Friday, May 21, 2010

Stop The World, I Want To Get Off

Good Food has ordered a pilot featuring Ronnie Corbett and Rob Brydon that will reportedly tap into the comedians' passion for food. Ronnie Corbett's Supper Club (working title) is being made by Talkback Thames and will air in August. It will see Corbett interview Brydon about his gastronomic memories and meals, before preparing dishes using his favourite ingredients. Brydon will also reveal what he would eat for his last meal, and the five guests he would invite. If picked up for a full series, Ronnie Corbett's Supper Club will see its diminutive host entertain and cook for a different guest each week. The executive producers are Talkback Thames' John Comerford and Camilla Lewis, and the show was ordered by UKTV's commissioning editor Jane Rogerson. Comerford said the show would offer a unique insight into the tastes of its guests and that he was delighted to have secured 'national treasure' Ronnie Corbett. The show will form a staple of Good Food's summer schedule along with the second series of Man v Food and The Hairy Bikers’ Food Tour Of Britain.

Sky1 has announced that it will simulcast the series finale of Lost. The network has revealed that it will air the ending to the cult US show at exactly the same time as it is broadcast on the West Coast of America. The move, which follows news that a number of other countries will receive a simulcast, means that the episode will be broadcast at 5am on Monday 24 May. Sky1's director of programmes Stuart Murphy said: 'We are proud of the fact that at Sky1 HD we have a long tradition of running all of our US shows as close as possible to their US transmission date. With something as hotly anticipated as the Lost finale, it makes sense to show it at exactly the same time as millions across America will see it.' The finale will be repeated on Tuesday 25 May at 9pm. Meanwhile, Sky1 will air an evening of Lost programming on Friday 28 May beginning with Lost: The Final Journey at 7pm. The two and a half hour finale will be shown again at 9pm, followed by the Sky1 specials The End Is Nigh and Top 10 Greatest Scenes.

Prince Charles has agreed to present a new BBC4 documentary. The programme will examine the life and work of 'Jerusalem' composer Hubert Parry, whom the BBC have described as 'a particular favourite of Prince Charles.' The controller of BBC4 Richard Klein said: 'I am delighted that the Prince of Wales has decided to share his enthusiasm by telling the full story of this extraordinary and too-often overlooked British composer. This film will seek to go some way to try and open up that legacy.'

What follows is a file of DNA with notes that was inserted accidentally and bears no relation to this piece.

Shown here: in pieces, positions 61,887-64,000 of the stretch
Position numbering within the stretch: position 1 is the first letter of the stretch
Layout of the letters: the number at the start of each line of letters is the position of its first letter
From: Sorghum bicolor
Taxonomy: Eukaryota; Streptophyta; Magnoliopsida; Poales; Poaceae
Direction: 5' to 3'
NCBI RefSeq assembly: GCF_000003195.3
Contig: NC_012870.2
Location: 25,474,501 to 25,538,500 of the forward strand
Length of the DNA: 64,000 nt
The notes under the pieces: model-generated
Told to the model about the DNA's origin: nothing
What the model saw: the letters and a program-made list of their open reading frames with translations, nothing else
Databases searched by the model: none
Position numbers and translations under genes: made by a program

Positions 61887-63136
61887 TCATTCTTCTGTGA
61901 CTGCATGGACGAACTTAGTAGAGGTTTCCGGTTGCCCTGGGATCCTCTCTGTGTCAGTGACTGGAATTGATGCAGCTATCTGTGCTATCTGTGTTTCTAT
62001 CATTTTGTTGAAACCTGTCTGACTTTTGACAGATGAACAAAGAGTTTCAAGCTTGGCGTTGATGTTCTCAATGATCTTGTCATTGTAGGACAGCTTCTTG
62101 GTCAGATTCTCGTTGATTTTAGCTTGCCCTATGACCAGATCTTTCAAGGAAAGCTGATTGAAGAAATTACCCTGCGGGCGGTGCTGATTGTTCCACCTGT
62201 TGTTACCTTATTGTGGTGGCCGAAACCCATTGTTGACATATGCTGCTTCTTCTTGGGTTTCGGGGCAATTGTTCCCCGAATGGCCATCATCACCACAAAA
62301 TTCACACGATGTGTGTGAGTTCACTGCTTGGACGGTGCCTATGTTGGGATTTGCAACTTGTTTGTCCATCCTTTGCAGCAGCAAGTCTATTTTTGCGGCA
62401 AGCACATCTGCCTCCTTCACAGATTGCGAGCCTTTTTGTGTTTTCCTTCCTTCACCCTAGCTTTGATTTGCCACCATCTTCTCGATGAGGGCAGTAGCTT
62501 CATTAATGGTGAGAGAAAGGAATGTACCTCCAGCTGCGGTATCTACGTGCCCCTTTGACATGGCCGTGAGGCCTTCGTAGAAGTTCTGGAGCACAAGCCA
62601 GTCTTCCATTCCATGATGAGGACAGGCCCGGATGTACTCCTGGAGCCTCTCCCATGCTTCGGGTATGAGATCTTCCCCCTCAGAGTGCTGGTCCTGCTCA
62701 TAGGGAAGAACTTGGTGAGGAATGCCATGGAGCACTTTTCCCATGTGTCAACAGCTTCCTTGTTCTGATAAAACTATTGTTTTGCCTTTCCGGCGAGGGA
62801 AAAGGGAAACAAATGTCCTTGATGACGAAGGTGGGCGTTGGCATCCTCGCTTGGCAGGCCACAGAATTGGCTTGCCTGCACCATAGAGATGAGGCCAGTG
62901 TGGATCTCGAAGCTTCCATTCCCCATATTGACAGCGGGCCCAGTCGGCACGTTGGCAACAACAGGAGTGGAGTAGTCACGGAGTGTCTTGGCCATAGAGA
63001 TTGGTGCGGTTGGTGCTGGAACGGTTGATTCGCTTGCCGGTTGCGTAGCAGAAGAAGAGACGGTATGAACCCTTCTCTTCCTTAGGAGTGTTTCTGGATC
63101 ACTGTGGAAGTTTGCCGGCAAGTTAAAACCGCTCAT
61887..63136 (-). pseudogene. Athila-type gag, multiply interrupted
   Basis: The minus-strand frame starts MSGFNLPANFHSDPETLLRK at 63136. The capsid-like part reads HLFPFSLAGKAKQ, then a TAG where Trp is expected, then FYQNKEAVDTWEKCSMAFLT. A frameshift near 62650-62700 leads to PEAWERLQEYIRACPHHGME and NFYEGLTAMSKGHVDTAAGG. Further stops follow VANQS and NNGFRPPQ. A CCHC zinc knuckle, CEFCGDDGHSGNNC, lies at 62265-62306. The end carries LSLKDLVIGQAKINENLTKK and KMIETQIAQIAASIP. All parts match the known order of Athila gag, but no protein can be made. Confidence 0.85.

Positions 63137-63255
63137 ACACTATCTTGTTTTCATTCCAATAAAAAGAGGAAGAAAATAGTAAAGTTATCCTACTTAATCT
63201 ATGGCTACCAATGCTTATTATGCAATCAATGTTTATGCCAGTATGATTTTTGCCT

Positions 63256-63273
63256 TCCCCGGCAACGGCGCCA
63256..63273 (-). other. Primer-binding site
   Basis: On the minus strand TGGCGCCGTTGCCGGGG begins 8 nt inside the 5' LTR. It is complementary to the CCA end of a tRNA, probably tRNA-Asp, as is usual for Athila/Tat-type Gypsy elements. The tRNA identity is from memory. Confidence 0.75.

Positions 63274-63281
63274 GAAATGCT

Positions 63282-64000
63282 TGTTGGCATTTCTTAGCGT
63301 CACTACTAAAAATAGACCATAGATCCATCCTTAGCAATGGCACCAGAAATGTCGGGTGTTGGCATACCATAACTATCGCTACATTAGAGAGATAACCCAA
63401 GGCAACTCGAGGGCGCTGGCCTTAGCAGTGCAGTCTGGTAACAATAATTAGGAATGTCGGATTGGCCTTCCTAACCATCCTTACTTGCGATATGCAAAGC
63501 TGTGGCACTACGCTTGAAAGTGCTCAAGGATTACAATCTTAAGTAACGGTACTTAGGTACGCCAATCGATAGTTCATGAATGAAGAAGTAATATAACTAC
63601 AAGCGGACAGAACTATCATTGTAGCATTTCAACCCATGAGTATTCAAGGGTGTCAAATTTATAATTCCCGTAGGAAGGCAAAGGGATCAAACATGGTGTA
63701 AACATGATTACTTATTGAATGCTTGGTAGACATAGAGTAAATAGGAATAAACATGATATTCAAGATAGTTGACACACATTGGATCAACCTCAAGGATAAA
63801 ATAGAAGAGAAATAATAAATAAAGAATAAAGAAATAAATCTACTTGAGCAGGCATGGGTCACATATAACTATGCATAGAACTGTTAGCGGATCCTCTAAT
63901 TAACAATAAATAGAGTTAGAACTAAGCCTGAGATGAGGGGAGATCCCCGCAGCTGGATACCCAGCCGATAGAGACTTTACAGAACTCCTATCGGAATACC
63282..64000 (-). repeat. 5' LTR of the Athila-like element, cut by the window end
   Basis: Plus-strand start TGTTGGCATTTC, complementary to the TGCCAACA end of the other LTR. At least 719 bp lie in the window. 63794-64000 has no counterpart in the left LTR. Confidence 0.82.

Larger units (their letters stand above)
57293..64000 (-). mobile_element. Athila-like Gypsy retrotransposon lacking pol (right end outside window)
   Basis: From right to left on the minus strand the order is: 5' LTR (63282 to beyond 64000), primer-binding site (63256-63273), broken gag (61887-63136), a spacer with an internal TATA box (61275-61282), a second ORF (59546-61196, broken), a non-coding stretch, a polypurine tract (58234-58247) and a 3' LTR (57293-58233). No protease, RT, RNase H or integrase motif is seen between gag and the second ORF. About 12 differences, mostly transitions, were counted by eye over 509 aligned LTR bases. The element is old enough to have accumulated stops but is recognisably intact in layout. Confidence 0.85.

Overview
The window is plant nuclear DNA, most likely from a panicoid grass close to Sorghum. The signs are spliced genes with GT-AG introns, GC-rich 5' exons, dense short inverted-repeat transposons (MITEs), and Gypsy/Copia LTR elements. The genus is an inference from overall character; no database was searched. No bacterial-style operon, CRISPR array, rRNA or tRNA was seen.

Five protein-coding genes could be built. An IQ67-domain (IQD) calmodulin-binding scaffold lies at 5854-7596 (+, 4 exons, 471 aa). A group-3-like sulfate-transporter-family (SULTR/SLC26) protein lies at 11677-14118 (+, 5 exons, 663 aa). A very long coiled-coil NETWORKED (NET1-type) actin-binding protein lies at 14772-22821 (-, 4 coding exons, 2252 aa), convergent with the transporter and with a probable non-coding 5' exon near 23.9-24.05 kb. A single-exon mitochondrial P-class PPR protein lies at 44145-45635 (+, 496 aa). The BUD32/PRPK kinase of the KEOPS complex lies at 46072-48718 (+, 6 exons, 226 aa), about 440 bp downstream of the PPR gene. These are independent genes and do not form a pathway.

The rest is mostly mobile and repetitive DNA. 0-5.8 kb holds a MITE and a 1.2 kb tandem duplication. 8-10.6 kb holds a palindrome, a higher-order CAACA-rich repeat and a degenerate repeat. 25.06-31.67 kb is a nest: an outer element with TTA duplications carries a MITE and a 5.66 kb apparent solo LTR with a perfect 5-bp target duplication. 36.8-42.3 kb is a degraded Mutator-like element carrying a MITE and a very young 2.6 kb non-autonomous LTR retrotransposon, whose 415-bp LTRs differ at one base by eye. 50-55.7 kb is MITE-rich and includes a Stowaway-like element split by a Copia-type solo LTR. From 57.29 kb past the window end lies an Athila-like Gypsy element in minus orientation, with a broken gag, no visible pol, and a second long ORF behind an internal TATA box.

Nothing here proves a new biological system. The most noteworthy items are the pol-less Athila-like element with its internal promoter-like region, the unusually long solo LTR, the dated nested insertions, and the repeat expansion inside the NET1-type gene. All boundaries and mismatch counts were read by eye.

The creator of a graphic novel is reported to be suing NBC Universal for fifty million dollars claiming the final series of Heroes plagiarised his storyline. Jason Barnes says that NBC used a carnival 'virtually identical' to the ones depicted in his digital book series Carnival of Souls. By doing so the network 'knowingly, wilfully, recklessly and maliciously infringed' on his copyright, he claims. Hollywood Reporter says that Barnes has filed the complaint in Los Angeles. Court documents list alleged similarities including a travelling carnival that can magically appear and disappear, a hero amassing followers with special powers and a circle of mirrors tied to the key plot. 'Indeed, some of the scenes in Heroes appear as if the books were used as storyboards by the defendants,' the complaint states. Barnes also claims that the ending of season four was changed in an attempt to minimise obvious similarities. As well as substantial damages, he is seeking an injunction against further distribution of season four of Heroes. An NBC spokesperson said: 'We believe this lawsuit is meritless and expect to prevail in the litigation.'

The Archers may be the oldest soap opera in the world - but it could also be the BBC's secret weapon in converting radio listeners to digital. The corporation is considering broadcasting new episodes of the drama on the digital station Radio 7 (expected to soon be rebranded Radio 4 Extra) twenty four hours ahead of their analogue broadcast on Radio 4, as part of a new strategy for migrating listeners. The BBC and Digital Radio UK are planning to use major existing brands to drive uptake rather than a wide range of niche stations, and are also said to be mulling opportunities around Desert Island Discs. Digital Radio UK chief executive Ford Ennals said: 'You could have an interview on Radio 1 that is continued on Radio 1Xtra, or air the next episode of a well-loved radio serial on digital first.' The BBC said it was too early to comment on the content of Radio 4 Extra, which has yet to be approved.